In 2014, the Venezuelan government rate overvalued the bolivar by a factor of about 10, allowing massive returns for people able to use the government rate, the complaint said.
Maltese firm so far remains unnamed
Also unnamed in court documents is the Maltese private investment firm that allegedly laundered the ill-gotten proceeds. But what the criminal complaint shows is that the Maltese firm received upwards of €20 million for laundering the money, €511 million in all, at a four per cent service charge.
One of the main players in the operation, according to the criminal complaint, is a certain Jose Vincente Amparan Croquer, aka ‘Chente’, a Venezuelan national who is described by Homeland Security Investigations as a “professional money launderer”.
The affidavit submitted by a Homeland Security agent explains that Amparan “is associated, along with ‘Conspirators 5 and 6’, with ‘European Company 1’ in Spain, which is a money laundering front operating as a real estate investment firm”.
According to the criminal complaint, “Amparan also maintains relationships with ‘European Financial Institution 1’ in Malta, a private investment firm, which he uses to launder money.”
The criminal complaint shows how records obtained from email search warrants confirm the flow of the funds “from PDVSA to the defendants and other conspirators through European Financial Institution 1” (the Maltese institution).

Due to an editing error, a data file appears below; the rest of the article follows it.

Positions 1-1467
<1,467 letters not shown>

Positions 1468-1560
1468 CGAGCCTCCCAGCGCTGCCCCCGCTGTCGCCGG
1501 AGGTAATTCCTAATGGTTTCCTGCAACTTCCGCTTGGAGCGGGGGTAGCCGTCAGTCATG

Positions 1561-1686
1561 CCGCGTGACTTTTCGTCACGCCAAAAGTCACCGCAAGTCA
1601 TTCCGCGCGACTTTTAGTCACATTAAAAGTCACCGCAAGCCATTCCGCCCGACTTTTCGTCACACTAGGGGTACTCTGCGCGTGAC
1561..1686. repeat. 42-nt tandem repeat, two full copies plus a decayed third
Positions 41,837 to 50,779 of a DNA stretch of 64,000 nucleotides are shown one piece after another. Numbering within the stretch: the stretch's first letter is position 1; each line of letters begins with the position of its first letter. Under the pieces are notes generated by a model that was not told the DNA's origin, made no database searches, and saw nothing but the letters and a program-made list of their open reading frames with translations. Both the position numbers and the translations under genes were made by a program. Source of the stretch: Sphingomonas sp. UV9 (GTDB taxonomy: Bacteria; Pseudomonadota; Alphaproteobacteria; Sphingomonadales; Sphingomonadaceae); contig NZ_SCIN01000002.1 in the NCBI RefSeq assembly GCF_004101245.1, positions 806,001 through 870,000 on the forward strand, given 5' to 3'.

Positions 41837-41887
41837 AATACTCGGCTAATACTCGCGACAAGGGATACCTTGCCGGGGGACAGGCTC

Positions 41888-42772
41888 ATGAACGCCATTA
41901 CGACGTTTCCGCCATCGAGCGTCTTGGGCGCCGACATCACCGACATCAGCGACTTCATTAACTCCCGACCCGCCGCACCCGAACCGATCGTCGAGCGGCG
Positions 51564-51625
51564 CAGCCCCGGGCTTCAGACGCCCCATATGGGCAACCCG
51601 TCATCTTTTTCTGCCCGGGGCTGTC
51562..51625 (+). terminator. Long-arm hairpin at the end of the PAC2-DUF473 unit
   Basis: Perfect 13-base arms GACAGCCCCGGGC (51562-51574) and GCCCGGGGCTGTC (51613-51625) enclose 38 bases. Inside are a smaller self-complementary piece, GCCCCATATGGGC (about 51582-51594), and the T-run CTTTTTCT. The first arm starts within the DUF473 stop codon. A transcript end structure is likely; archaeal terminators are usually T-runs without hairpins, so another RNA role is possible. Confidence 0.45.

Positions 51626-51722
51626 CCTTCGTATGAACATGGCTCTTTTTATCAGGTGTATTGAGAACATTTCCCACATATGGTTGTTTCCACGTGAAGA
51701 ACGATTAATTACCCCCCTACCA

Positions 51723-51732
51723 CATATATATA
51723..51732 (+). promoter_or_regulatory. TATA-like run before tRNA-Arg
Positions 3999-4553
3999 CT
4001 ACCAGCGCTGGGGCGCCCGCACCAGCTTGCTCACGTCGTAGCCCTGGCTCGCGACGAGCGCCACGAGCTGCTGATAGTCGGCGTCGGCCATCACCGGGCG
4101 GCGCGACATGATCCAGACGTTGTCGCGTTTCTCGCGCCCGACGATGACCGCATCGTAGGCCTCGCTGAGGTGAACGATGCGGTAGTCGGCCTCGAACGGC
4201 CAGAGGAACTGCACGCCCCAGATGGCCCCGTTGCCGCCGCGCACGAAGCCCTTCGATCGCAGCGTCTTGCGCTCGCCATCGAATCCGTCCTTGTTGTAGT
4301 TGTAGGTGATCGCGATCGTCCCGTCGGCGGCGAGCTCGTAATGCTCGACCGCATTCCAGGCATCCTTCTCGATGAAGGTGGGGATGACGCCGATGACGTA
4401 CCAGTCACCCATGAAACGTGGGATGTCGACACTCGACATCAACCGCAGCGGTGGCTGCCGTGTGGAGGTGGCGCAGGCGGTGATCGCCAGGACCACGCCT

One email cited in the criminal complaint includes an attachment titled ‘Operation 600k’, which contained work sheets detailing the illicit cash flows from Venezuela to Malta.
A work sheet titled ‘Detailed Income from PDVSA’ shows 10 transfers from PDVSA from 29 December 2014 through 3 February 2015 totalling €511,913,270.74.
According to the affidavit submitted in court, another work sheet titled ‘Summary of the 600 Operation’; shows that, of the €511 million: €20,476,530.83 was assigned to the unnamed Maltese European Financial Institution 1 as a 4% fee; €227,265,537.52 went to Francisco Convit Guruceaga (a Venezuelan national – who, along with the unnamed Conspirator 2, is often referred to as a member of the ‘boliburgués – members of the Venezuelan elite); €159,085,876.26 went to los chamos (the stepsons of Venezuelan Official 2 – purported to be the Venezuelan president); and €68,179,661.26 went to a certain Conspirator 7, who has been identified in the press as Raúl Gorrín, owner of the Globovision television network in Venezuela.